It is the holiday season again, and family members across the world are struggling to find the perfect (or at least passable) gift for their loved ones. Typically these gifts are determined based solely on a few key words or phrases that a family member uses to identify you. If your aunt Sara introduces you as her nephew Frank, who just loves cats, you should expect aunty Sara will get you kitty litter, or maybe a toy mouse for your beast. On the other hand, when a family member knows you as that uncle who rides his bike and drinks fancy schmancy beers, then you somehow have managed to work yourself into a black hole that confuses gift givers. With so many varieties of bikes and beers, most people are utterly confused at what is a sensible gift. Close relatives probably have a little context, they might know you prefer hoppy beers and mountain biking as opposed to stouts and track racing – but more distant relatives might have no clue.
So that being said, the following is my take on bike and beer related gifts. Nice for good ideas, and Naughty for not so great ideas.
[Hi family, no, this is not meant to be a list of hints, love ya!]
Source: Flickr User Evan Lovely
Perhaps the most important and useful bike accessory is something that can be called upon to carry your delicious new purchase from the store, or brewery, to the point of consumption. Fortunately a bike is a wonderful way to carry beer!
Gamoh FR-1 Cargo Basket – Modeled in the urban “porteur” style that is very popular these days, this Gamoh rack is perhaps the best porteur style rack suited to beer portage for one simple reason – a built in bottle opener! Available in either black or silver (note, it is important to determine the desired color scheme of the intended bike), with handsome wood planks as a base this rack will turn heads. And it is more than capable of handling six or more of your 12 oz. friends. ($135 at Soma Fabrications). NICE
Swift Industries Ozette Rando Bag – Another bike accessory that is slowly gaining more popularity is the handlebar bag. No, not the droopy old back-pack material bag attached using velcro – the classic and voluminous randonneur style bag. Some may technically claim these are not handlebar bags, as they often do not attach the the bars, but that is a digression from their main purpose, easily carrying your cargo in an easy to use, easy to access, multi-pocketed bag. I own a version made in the USA by Acorn Bags and it is invaluable. It can carry anything, up to and including a growler or a six-pack, with room to spare for keys, a lock, wallet, sunglasses, etc. It’s kind of like a purse for a bike, and I’m proud to own one. I am picking Swift over Acorn in this list as the folks at Swift offer complete color customization, and tend to be a little easier to obtain than the Acorn bags. ($210, large at Swift Industries). NICE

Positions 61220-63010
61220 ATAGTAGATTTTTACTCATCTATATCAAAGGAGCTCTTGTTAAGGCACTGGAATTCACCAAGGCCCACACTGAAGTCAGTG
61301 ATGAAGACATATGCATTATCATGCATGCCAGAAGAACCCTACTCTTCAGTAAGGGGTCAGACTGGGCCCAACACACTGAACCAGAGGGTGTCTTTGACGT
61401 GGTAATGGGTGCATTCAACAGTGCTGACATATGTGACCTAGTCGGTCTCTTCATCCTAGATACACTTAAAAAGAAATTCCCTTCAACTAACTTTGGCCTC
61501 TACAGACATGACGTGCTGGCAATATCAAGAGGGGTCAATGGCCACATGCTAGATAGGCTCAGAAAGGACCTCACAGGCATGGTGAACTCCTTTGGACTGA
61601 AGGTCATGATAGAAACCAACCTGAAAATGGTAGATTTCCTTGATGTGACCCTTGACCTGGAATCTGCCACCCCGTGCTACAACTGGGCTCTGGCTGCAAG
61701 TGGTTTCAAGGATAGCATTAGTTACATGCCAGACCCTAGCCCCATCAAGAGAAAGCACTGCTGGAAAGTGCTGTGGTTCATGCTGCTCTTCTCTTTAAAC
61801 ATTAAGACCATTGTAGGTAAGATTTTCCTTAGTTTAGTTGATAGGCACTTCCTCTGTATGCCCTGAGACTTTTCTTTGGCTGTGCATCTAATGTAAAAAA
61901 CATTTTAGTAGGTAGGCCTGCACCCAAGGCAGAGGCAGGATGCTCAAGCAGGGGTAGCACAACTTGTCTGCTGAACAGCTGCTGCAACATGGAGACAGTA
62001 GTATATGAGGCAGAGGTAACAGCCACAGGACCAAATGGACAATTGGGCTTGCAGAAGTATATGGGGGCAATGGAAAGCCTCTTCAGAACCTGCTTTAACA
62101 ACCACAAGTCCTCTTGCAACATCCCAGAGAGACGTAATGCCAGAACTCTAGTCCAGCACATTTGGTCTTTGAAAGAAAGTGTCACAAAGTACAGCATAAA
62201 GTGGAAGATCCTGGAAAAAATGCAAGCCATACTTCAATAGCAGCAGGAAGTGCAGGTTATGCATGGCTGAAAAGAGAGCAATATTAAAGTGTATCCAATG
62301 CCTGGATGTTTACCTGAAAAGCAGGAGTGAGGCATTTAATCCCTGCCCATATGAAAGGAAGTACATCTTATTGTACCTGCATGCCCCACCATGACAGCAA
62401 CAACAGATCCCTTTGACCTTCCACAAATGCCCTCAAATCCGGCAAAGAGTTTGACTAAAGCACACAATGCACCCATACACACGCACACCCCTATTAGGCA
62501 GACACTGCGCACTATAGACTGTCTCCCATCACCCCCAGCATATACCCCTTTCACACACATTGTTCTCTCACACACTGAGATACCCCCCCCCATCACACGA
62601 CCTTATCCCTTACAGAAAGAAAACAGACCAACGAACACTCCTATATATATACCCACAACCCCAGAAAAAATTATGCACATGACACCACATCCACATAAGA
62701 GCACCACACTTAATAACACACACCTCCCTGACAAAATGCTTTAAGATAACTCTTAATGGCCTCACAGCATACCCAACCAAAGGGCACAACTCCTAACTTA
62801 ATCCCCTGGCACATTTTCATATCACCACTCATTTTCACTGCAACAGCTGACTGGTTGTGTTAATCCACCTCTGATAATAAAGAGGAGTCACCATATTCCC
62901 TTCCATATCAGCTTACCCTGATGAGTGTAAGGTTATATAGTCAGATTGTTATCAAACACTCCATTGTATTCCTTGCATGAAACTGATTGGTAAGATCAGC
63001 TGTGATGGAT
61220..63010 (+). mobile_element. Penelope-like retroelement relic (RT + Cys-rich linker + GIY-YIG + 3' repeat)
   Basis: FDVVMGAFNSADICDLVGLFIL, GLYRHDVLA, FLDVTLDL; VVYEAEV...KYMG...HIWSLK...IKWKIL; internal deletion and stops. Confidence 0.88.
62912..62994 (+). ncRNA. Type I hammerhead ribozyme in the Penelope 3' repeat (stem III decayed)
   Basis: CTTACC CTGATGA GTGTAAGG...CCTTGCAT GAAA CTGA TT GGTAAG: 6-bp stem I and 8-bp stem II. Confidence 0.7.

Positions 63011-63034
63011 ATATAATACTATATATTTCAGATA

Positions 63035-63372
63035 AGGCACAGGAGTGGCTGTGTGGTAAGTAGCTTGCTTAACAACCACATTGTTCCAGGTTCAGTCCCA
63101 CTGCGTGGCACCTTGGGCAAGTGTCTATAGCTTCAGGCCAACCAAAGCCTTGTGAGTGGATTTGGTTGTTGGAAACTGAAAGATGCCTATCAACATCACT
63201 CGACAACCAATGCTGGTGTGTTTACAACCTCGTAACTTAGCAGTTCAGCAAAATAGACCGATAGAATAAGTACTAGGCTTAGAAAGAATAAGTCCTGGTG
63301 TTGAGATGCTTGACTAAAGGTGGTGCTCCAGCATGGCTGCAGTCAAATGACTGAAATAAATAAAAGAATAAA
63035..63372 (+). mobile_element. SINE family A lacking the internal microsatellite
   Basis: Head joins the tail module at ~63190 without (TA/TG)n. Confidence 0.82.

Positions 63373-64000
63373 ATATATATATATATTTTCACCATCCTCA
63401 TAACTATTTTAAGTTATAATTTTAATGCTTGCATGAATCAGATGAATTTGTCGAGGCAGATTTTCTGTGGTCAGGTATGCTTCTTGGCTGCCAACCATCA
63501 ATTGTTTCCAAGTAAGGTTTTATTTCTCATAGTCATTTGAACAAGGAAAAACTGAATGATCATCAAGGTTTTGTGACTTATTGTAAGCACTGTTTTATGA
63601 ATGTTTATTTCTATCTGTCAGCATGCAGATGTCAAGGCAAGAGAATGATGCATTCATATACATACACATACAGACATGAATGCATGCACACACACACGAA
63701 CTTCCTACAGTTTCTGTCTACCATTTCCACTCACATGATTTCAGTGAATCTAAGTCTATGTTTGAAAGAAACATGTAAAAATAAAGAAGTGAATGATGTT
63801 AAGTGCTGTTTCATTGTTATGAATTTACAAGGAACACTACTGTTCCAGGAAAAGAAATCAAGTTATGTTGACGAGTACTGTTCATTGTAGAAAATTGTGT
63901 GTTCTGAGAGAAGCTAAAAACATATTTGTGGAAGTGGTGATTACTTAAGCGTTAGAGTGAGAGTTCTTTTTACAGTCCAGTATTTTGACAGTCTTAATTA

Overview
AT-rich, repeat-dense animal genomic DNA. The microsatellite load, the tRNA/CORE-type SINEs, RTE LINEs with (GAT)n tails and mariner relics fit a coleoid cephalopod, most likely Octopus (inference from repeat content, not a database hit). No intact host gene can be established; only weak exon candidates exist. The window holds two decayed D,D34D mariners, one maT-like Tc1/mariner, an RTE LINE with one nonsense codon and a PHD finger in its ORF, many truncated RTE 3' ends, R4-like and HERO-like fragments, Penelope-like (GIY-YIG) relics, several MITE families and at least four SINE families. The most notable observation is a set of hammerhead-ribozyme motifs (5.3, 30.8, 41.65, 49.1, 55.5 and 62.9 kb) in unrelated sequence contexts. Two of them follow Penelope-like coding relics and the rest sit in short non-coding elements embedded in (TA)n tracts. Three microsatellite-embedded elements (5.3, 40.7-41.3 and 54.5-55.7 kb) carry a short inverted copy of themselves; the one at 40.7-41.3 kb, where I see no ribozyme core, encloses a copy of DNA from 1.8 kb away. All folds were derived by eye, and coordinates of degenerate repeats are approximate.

Walnut Studio Leather Beer Can Cage – Having proper hydration on a bike is important. But a leather water bottle holder designed to hold a can of beer out front of your handlebars? First of all, why carry only 1 beer? If the answer is so your loved one can pound a PBR and ride – then I have another question… do you want/need cops to harass your loved one and potentially arrest them for DUI? I thought not. Now, the fine folks at Walnut Studio do make some finely crafted items, but holy moly, $72 to hold a can of PBR! I think it is better to leave this mono-tasker at home. ($72, Walnut Studio) NAUGHTY
Top Tube 6 Pack Bag – A number of companies make six pack holders that are designed to go across a flat top tube on a bike. In concept these seem like a solution to a problem that a rack or bag could solve better, but their ease of removal from the bike (as opposed to being a nearly permanent fixture) is a bonus. I remain skeptical however, as the width of the bag may cause you to swing your knees out bow-legged while riding, adding stress on your joints and awkwardness to your trip. Of course, through my non-scientific observations, everyone has a natural knee path, and everyone is different – so maybe this isn’t a problem for your rider. Some manufacturers rely on the strength of the cardboard six-pack for these bags – danger alert, do you trust that the cardboard won’t split and send shattering glass into your tires?. The model linked to above seems to be a decent option. ($69, Uncommon Goods) NICE (if it works) / NAUGHTY (if it doesn’t)
Bike Beer Growler Holder by PedalHappyDesign – It looks good, is crafted in the USA by a small business, and carries beer on your bike. At first glance, one would think this is a total winner, right? But upon closer examination, you would need to have a saddle that has saddlebag loops (like all Brooks and Velo Orange saddles do), and again this is an expensive way to carry only a single growler. Yes, you can buy attachments that will add bag loops to a regular saddle, but depending on the rail material they might not be feasible. I’ll attest to the pleasure of a well worn leather saddle, but that isn’t for everyone (aesthetically or fit-wise). As a gift, I think this is too risky and too single purpose. ($80, PedalHappyDesign) NAUGHTY
Growler City Bike - Ok, Ok – it’s just an industrial design concept. But if you are willing to shell out good money for a bike that isn’t very attractive and is only intended to carry a single growler. Well then, contact me and I’ll let you know where you can send all of your extra money that you obviously have lying around. NAUGHTY
You’ve managed to get at least some of your beer to your favorite drinking spot intact and not too shaken, but damn – you left your bottle opener at home. Some of you fancy folks are good at opening bottles with a lighter, folded paper or your teeth, but even then you might want a real deal tool to open your beer. Here are a few:
Ahrens Wisecracker – A tool you cannot lose (unless you disassemble your bike). I have owned and enjoyed a wisecracker (stem mounted) for over a year now, the construction is top quality. Orient in whatever manner makes sense for your ride, and pick whichever color/material you want. Ahrens even offers the ability for custom engraving if you ask nicely. For the price, and the fact that it permanently attaches to your stem or seatpost, it is a no-brainer. ($12 to $25, Ahrens Bicycles) NICE